The child must be able to concentrate and not play with a piece of string found on the mat. The adult must keep language simple and avoid long and complicated sentences when talking and giving instructions to the child. Long winded sentences confuse and distract the child and the child may not be able to follow. At group time the adult must make sure that the child is seeing the adult’s face. This will help the child to understand emotions and facial expressions when the child is being read a story. The adult must use gestures since this will help and encourage the child to become good communicators.

Learning to listen and speak emerges out of non-verbal communication like eye contact, facial expressions and hand gestures. The adult must ensure that there is no background noise that will affect the ability of the child to hear what the adult is saying. If there is noise the child will distracted and lose interest in the lesson. The adult should have knowledge of the child’s use of a dummy at home and should discourage parents to use it because problems arise in speech and the child may not be able to speak and pronounce words clearly.

Sucking habits impede progress in speech, language and communication skills since the child interacts less socially with his peers and people around the child. The movement of the tongue is restricted and the child does not talk as much if the child did not have the dummy in the mouth. The dummy should be given to the child at bedtime or when really required and not to keep the child quiet. The adult should talk at a natural pace. If the adult speaks too fast the child will not understand what is being spoken.

If the adult speaks very slowly the child loses interest and attention gets diverted since the child has a short attention span. If a child is shouted at and given commands then the child’s speech gets hampered. Shouting, by the child is viewed as unpleasant and jarring to the ear and the lip pattern gets distorted. The child may develop a fear and become withdrawn and afraid in the adult’s presence. If an adult in the school setting is concerned about the speech, language and communication skills of a child then the adult must discuss it with the parents.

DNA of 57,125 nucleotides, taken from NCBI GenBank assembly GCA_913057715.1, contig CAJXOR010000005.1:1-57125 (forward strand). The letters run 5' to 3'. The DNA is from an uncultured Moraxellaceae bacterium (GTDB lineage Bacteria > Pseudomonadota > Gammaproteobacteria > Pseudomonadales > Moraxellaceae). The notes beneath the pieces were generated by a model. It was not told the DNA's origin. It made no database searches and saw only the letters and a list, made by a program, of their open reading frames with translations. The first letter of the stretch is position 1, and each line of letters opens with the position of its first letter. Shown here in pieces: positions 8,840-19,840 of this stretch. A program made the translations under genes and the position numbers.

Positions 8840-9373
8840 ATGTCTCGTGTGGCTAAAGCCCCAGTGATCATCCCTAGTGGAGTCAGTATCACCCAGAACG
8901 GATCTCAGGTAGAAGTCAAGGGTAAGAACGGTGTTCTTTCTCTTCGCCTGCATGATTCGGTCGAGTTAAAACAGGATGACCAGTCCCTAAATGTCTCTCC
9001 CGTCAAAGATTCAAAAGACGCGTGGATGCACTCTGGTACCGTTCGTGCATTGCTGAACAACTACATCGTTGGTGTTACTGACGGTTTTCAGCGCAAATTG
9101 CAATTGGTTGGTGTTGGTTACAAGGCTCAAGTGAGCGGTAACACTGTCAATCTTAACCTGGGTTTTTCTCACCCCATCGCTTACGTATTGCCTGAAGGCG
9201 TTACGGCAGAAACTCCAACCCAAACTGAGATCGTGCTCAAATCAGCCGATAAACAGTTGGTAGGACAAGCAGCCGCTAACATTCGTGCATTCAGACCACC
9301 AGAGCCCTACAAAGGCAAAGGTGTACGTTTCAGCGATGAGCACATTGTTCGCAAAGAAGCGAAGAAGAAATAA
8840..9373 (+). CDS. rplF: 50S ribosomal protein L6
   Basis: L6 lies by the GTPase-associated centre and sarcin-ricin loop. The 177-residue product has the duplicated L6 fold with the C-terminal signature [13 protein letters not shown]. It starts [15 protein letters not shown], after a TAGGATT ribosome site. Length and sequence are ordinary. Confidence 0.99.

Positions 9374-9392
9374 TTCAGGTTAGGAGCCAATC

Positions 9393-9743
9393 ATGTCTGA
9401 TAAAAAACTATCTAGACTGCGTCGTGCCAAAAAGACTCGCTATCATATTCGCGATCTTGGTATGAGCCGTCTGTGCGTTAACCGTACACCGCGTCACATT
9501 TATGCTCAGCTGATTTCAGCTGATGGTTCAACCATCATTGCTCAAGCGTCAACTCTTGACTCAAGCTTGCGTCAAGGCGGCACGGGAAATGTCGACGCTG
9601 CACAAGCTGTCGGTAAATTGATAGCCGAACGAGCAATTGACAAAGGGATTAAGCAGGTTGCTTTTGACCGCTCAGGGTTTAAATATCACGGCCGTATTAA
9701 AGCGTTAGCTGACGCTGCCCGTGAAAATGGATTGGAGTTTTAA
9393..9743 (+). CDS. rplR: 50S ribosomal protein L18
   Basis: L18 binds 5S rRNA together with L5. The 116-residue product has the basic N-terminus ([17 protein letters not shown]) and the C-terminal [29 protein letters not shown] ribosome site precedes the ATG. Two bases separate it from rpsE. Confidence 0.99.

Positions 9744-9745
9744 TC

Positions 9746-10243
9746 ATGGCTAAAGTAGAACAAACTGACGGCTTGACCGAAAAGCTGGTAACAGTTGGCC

The adult can approach the parents in a sensitive manner and say the child has a problem with these particular speech sounds and not say that they cannot understand what the child says. With permission the school can seek specialist help so that the child’s needs can be supported appropriately at the right time and right age keeping all the other factors that help towards the building of good speech, language and communication skills. If the child has a delay in speech development, the child will not understand language spoken to them.

The child will develop a range of sound speech inappropriate for their age. The child will not develop use of words and sentences appropriate to their age. The child may use language inappropriately. For example saying phrases that do not make sense in context or repeating chunks of language without any meaning. The child may find it unusually difficult to follow rules or join in conversation by looking, taking turns, sharing, interest in a subject and so on. The child may show frustration and be upset and may withdraw from conversation due to non-fluency in language.

Sometimes the parents are very anxious about the child’s speech and then this reflects on the child’s behaviour and development. If an adult observes that the child is non-fluent that continues more than 6 months then the adult have to take serious action and appropriate measures should be adopted because it has been seen that with extra support, the child makes good progress. Speech, language and communication difficulties are common among children. Early identification therefore prevents difficulties later on especially in talking, listening, literacy and making friends.